Progress in Big Sandy 1 means clearing anywhere from 15 to 30 feet – on a good day.

Every day they must clear the tracks before the coal and freight trains resume running, which explains the early hours.

The crew generally hits the sack when most people are having dinner, if not earlier.

“The hardest part of it has been fighting the night shift,” said Michael Parham, 29, a civil engineer from Tennessee who helped gather video and geo-technical data from the tunnel ceilings. “From 2 a.m. until the sun comes up, you’re just fighting to stay awake.”

While the tunnel work is the heart of the Heartland Corridor, there are two other components – one in Hampton Roads, another in Columbus, Ohio – all financed through a public-private partnership drawing on federal, state and railroad funds.

The local link involved relocating Commonwealth Railway’s line that connects Suffolk to APM Terminals in Portsmouth – and, eventually, Craney Island, where the port plans to build a fourth state cargo terminal. The line is being shifted from populated areas of Churchland and Western Branch to the medians of Interstate 664 and Va. 164.

The Ohio piece involved building a rail facility in Columbus – the Rickenbacker Intermodal Terminal – to handle cargo containers that can move interchangeably by rail, truck or ship.

The tunnel clearance cost about $190 million, while the rail relocation and Ohio terminal reached about $123 million. Federal and state funding has covered about $183 million of the $313 million, according to port documents and Norfolk Southern officials.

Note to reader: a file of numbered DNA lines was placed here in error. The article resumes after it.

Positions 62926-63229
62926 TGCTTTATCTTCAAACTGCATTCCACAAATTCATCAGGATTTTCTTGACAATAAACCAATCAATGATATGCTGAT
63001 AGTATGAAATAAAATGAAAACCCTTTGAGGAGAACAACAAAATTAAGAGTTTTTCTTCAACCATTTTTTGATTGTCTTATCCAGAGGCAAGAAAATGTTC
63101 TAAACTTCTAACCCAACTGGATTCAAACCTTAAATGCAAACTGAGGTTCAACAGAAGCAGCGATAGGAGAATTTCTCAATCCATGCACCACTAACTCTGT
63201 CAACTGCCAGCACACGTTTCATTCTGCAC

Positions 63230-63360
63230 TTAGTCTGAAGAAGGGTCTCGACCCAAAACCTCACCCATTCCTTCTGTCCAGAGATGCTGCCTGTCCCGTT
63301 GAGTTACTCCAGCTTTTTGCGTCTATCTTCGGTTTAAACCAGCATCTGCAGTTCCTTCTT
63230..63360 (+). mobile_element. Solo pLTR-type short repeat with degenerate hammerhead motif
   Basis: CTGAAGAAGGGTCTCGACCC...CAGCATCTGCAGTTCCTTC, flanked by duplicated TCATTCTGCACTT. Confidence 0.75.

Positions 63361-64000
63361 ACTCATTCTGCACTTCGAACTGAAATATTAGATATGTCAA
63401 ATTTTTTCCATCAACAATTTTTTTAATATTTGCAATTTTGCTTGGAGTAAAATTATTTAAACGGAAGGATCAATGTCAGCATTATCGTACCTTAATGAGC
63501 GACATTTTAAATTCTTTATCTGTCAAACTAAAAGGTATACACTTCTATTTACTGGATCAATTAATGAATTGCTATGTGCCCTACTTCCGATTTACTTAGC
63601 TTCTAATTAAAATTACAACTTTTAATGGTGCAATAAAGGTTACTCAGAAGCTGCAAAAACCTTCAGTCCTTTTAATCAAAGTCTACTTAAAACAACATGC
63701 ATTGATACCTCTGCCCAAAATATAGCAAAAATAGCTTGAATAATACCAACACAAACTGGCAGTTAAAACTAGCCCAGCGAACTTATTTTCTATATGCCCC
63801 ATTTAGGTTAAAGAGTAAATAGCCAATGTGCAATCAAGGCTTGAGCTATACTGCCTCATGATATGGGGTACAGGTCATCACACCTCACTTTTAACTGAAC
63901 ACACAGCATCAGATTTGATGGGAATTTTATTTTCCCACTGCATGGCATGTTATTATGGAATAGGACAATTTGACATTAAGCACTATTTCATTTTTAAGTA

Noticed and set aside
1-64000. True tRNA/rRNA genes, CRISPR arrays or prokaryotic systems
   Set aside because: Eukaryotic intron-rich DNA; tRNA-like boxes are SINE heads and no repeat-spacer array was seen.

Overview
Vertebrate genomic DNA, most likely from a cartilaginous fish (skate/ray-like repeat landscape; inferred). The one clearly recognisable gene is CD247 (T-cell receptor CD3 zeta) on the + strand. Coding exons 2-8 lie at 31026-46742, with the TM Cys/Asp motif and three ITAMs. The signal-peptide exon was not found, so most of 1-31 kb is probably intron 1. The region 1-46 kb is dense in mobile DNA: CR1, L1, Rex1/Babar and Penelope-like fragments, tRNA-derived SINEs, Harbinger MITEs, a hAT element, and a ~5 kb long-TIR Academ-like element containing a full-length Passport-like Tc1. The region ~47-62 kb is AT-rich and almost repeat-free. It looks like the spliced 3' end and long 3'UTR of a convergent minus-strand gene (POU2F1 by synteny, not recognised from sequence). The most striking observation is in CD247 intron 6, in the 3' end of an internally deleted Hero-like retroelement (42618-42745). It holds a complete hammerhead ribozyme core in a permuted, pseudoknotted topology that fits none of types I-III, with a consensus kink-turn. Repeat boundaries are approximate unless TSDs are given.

The idea of linking the three projects together evolved gradually, driven in part by the realization that, at the beginning, nobody was thinking big enough, said Robert Martinez, Norfolk Southern’s vice president for business development and a former Virginia transportation secretary.

“We weren’t asking for enough money,” Martinez said. “We weren’t being noticed.”

It wasn’t until a Washington lobbyist met with Norfolk Southern executives about five years ago to discuss the APM/Craney rail relocation project that the big picture began to emerge, Martinez said.

The lobbyist advised them that the reason the tunnel project wasn’t getting congressional funding support was because the railroad wasn’t seeking enough money. He suggested combining the projects and working together to get funding.

A single project soon emerged.

“We came up with the name 'Heartland Corridor’ to brand the entire route,” Martinez said.

As the Heartland Corridor project came together, a series of events in the global shipping industry dovetailed with it.

Labor strife and congestion had been frustrating shippers into West Coast ports, prompting them to look for ways to diversify their transit options, including using East Coast ports.

Plans were announced for an expansion of the Panama Canal, to be completed in 2014, which will allow larger vessels to work the “all-water” route from Asia to ports such as Hampton Roads.

“What the Heartland Corridor will do is it will alter the strategic position of this port relative to its competition,” Martinez said.

Industry experts agree the project is a positive development for the port but aren’t so sure it will change Hampton Roads’ competitive position with ports such as New York/New Jersey.

“Is it a game-changer in the competition between the ports? No,” said Thomas Finkbiner, who headed up Norfolk Southern’s intermodal operations during the 1990s and now is senior chairman of the Intermodal Transportation Institute’s board of directors at the University of Denver.

“I don’t devalue the fact that it is a very big thing for the port of Norfolk, for Norfolk Southern and for taking freight off the highway,” Finkbiner said. However, “there are bigger things in the supply chain” that dictate where cargo goes.

Representatives of two shipping lines said it’s the shippers themselves – major importers such as Target, Wal-Mart and Home Depot – that decide how and where to route their cargo through U.S. ports.

“It is not a decision by the shipping line as to where we want to route this cargo,” said Frankie Lau, a spokesman for Hong Kong-based Orient Overseas Container Line. “It’s basically the customer’s choice.”